The film, typically of Hui, is beautiful; generally quite dark, there are lovely blue and green-tinted scenes throughout. Generally, there is a powerful sense of melancholy and nostalgia which reflects the theme of missed opportunities and broken relationships.

Loely blue

Tomb Raider #2: The Reboot

 

In the last gaming post, I wrote about the sexism in the gaming industry; the lack of female protagonists, and the unwillingness to give the same level of promotion to those female-orientated games that do exist. There are exceptions – games like Mirror’s Edge, Bayonetta and Beyond Good and Evil are all games published by major companies (EA, Sega and Ubisoft respectively) which feature strong, independent female protagonists. However, the earliest of those was made in 2003 and I’d struggle to think of many more, so what is clear is that there are precious few of them. Gaming, or console gaming at least, appears to be shaped by an industry with an extremely gendered world view, with Mulvey’s Male Gaze very much in operation; men making games about men for men.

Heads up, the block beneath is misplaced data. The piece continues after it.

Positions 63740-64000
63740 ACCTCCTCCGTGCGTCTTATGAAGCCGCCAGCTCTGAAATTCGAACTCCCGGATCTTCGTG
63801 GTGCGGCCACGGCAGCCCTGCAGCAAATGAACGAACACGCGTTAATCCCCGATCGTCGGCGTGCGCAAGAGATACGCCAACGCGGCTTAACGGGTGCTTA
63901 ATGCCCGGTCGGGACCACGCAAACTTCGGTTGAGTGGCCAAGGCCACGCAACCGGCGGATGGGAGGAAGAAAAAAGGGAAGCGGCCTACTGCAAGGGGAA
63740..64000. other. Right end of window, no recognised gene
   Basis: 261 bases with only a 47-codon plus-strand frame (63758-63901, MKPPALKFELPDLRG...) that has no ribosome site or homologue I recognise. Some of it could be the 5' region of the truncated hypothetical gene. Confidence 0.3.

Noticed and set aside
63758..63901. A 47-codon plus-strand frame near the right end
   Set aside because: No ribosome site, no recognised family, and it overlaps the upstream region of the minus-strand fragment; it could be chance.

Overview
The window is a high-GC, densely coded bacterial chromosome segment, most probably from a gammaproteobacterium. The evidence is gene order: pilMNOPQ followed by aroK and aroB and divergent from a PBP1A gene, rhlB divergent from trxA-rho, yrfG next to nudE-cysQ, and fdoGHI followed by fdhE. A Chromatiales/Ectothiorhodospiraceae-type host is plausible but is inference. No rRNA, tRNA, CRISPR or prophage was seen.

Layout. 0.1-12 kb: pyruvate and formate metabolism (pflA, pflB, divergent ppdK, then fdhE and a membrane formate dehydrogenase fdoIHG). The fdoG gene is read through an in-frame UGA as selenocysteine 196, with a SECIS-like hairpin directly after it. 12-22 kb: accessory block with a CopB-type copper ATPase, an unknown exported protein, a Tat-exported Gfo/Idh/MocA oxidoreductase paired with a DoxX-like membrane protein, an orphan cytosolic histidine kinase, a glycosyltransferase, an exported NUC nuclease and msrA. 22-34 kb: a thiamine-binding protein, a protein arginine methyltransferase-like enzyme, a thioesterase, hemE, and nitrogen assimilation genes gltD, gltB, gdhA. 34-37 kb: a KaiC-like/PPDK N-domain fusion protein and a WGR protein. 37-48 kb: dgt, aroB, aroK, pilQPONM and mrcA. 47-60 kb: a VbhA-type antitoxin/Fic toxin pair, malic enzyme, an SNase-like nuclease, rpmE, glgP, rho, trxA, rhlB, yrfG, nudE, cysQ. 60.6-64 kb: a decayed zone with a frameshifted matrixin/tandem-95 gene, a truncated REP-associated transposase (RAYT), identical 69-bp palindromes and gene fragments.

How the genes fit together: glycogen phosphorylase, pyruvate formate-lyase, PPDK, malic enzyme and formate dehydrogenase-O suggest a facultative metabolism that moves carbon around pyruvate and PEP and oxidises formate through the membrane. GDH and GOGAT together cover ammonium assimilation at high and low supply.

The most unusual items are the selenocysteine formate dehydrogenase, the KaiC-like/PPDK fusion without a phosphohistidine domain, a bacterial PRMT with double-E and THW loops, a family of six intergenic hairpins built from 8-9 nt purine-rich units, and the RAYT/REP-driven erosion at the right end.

Of those female protagonists, of course , the most famous is Tomb Raider‘s Lara Croft. 2013 saw the latest release in the franchise, Tomb Raider, published by Square Enix. As that back-to-basics name suggests, this was intended as a complete reboot, a redesign of the whole game and concept for a new generation (it’s almost twenty years since the first game was released.) In narrative terms, it is a prequel to all the other games, showing Lara’s first adventure. Ultimately, the game received much critical praise and sold somewhere around 4,000,000 copies. Despite being the most successful game in the franchise, and one of the year’s biggest selling games, sales did not meet Square Enix’s targets and were regarded as disappointing.